I have a significant other and I have friends and family who I talk to regularly. I share very specific parts of my life/creativity on Instagram and when internet-strangers want to be included in other vague parts of my life it makes me a little uncomfortable, that’s a hard boundary that I don’t cross.
What would be a better message: Ask them about the theme of their account, why they started the account, what they want to do with it. Look at what they are willing to share and ask about that.
Reason #3: You’re being inappropriately familiar
I understand that social media sharing breaks down perceived boundaries, that’s one of the great parts about being able to do this whole micro-blogging thing: sharing common experiences. However, nothing throws up a red flag faster than a stranger saying “Hey, why haven’t we talked in a while” when the entirety of our previous interactions was me answering a question. You might just be trying to be nice, but take into account that social media sharing accounts for mere minutes of a person’s day and they have a lot of other things going on.
What would be a better message: If you want to follow up with someone, then make it meaningful. Send them a link related to what their interests are, ask a question. Don’t assume that because you have a major interest in them that they have the same level of interest.
Reason #4: You are purely just seeking attention
Only saying “Hello” is not a conversation starter if you aren’t on a dating application or in real life. Only sending a heart is just kind of weird (refer to reason #2). It isn’t that I think you’re a bot, there is just no incentive to spend time replying when dinner needs to be cooked and laundry needs to be done.
What would be a better message: Pretty much anything else
Reason #5: You are trying to sell something they don’t need
I don’t want to waste either of our time’s when I know I won’t change my mind, and I don’t want to get harassed for four months because I tried to be nice and say “no” gently (this has happened).
What also falls into this category is if you’re trying to promote something. If your first message to me is “Hey, tell people about my website” with no context, that doesn’t leave a great impression.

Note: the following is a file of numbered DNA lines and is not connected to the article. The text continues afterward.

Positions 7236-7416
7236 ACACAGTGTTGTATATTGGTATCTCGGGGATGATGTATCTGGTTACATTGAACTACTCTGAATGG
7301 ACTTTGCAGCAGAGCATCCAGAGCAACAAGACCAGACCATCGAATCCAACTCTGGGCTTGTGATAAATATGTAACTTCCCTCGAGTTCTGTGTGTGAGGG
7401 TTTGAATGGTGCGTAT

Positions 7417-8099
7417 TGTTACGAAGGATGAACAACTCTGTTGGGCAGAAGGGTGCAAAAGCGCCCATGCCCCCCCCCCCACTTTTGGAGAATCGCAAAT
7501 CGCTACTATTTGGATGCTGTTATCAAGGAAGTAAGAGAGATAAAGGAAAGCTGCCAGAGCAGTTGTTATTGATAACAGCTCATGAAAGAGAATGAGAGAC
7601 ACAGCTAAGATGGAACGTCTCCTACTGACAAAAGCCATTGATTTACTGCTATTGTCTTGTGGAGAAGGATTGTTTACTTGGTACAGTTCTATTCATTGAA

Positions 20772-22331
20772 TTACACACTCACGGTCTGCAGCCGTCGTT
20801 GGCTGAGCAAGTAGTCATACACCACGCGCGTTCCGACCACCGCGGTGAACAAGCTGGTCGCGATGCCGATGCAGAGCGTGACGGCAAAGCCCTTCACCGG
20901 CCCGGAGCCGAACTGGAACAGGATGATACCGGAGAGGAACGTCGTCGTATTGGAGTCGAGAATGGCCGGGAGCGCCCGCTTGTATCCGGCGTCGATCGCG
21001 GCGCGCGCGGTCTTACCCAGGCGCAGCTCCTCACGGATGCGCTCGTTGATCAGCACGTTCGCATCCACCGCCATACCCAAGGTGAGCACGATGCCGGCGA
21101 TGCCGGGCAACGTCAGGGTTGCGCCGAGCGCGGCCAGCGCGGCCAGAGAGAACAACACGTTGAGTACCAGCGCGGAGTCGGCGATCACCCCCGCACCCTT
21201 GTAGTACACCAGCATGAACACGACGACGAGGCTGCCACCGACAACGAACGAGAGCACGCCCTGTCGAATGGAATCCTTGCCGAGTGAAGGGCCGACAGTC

What would be a better message: Target your messages and if you think you’ve got something good then send it as a request, not a demand. I am happy to share resources and recommendations, but only if I feel like I can actually get behind whatever I am recommending.
Reason #6: They don’t need to prove anything to you
When my account started gaining enough attention that strangers started messaging me, I felt like I had to respond. If they asked what languages I programmed in, if they asked if I was really a developer – it felt like if I didn’t respond then the world would end. What I eventually realized is that it wouldn’t end, and my life would be better if I didn’t response to those messages because they will literally never stop. I talk about what I do publicly on my feed, I have answered those questions publicly. If someone wants to find out the answers they can look at the captions on my photos and find the answers in less than 2 minutes.
What would be a better message: Ask yourself why you’re taking the time out of your day to ask this question. Is it because you just want to get a response?
Reason #6.5: You’re giving unsolicited advice
There’s no good, honest, response to unsolicited advice that makes everyone happy.
Reason #7: You are asking them to help you with your projects/job/networking (for free)
I think this one is pretty straightforward (for me at least):
- I have a full time job
- I have personal projects that I work on when I am not doing that job
- It is not my job to do your job
I do connect people who seem like good fits (ex: if you’re a WordPress developer and someone asks me if I develop on WordPress, or you’re looking for remote work and someone legitimate asks me if I am willing to work remotely). If I say that I can’t be of use to you then I’m not lying or trying to hide resources from you, I just honestly don’t have the capacity to help and trying to push me further isn’t going to get a positive (or any) response.